Anyone who uses an insulin pump or is considering one needs to read Pumping Insulin by John Walsh and Ruth Roberts. They have just come out with the fifth edition of this key guide. You and I know that when you do something five times you must be awfully good or awfully bad at it. I can’t think of any other book for people with diabetes that has gone through five editions and very few that are this good.

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Selecting a Diabetes Device

August 23rd, 2012 · No Comments

All of us who have diabetes need some devices to help us manage. But each of us need different devices.

Every one of us needs a blood glucose meter. Some of us need continuous glucose monitors, insulin pens, and insulin pumps. But depending on our individual differences we need different makes and models of these devices.

We are lucky to have a wide variety of devices to choose from. About 40 companies offer us about 100 different blood glucose meters. These meters are more and more sophisticated, but the shear number of choices we have can be daunting while still being a good thing for our individuality.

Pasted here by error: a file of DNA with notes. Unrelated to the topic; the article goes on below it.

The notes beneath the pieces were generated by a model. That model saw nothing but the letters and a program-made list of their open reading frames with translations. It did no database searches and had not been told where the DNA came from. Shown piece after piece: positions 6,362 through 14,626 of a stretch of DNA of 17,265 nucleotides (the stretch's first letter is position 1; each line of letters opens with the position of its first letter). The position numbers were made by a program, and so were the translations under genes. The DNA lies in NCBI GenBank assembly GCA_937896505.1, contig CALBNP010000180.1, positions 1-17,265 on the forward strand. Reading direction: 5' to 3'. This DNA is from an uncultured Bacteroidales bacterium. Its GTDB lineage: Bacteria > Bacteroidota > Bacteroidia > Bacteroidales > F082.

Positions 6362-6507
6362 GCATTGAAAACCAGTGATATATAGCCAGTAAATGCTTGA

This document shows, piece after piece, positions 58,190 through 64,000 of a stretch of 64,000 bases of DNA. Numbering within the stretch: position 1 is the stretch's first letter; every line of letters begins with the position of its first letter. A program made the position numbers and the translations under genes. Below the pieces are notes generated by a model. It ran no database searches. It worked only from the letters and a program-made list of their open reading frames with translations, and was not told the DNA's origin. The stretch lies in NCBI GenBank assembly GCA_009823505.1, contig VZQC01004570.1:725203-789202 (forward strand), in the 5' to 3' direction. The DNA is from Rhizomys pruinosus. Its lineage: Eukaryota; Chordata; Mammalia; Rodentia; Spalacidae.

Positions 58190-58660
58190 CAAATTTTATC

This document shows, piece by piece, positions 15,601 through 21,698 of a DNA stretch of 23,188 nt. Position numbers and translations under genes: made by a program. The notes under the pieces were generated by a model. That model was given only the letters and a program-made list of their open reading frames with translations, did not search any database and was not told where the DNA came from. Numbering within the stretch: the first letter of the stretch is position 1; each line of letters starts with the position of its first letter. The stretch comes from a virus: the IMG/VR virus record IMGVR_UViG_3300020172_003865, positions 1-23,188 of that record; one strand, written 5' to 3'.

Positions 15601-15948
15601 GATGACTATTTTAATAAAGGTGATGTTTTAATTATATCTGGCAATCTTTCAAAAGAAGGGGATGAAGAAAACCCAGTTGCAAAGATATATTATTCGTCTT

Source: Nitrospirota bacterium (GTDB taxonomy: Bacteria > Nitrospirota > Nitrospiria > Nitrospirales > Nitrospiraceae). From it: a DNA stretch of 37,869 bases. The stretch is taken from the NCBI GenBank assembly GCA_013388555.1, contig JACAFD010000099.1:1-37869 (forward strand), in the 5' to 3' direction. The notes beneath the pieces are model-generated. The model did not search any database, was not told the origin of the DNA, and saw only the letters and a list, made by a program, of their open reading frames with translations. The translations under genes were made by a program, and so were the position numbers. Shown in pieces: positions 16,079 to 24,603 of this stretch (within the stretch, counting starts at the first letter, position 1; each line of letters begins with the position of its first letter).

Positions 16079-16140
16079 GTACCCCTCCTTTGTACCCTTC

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The Smallest Meter in its Class

June 15th, 2012 · 8 Comments

The smallest blood glucose meter can make the biggest splash. That was part of the strategy that the French multinational pharmaceutical company followed when it jumped into the U.S. meter market.
Sanofi’s headquarters are in Paris, and it is the third largest pharma company in the world. Its Lantus is the world’s number one selling insulin. But it hadn’t made blood glucose meters before.
The U.S. Food and Drug Administration approved this outstanding new meter, called the iBGStar, in December. And just this month you can buy one.

When Sanofi decided to broaden its outreach to Americans who have diabetes it did something both smart and unusual. It forged an international partnership with two other top companies, one on America’s East Coast and another in Asia.

Sanofi itself is handling the sales and marketing of the iBGStar. But it turned to one of the best meter companies to design, develop, and manufacture the iBGStar.

AgaMatrix in Salem, New Hampshire, “invented” the iBGStar, according to the company’s website. Earlier, AgaMatrix invented some of the most accurate blood glucose meters that I have ever reviewed, including the WaveSense Jazz, which I wrote about here four years ago in “The Ultimate Meter.” The new iBGStar builds on the accuracy technology that AgaMatrix has developed over the years.

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The Nova Max Plus Meter

May 20th, 2012 · No Comments

Nobody questions our need for blood glucose meters to be accurate. Yet only a few of the meter manufacturers seem to be doing anything about it.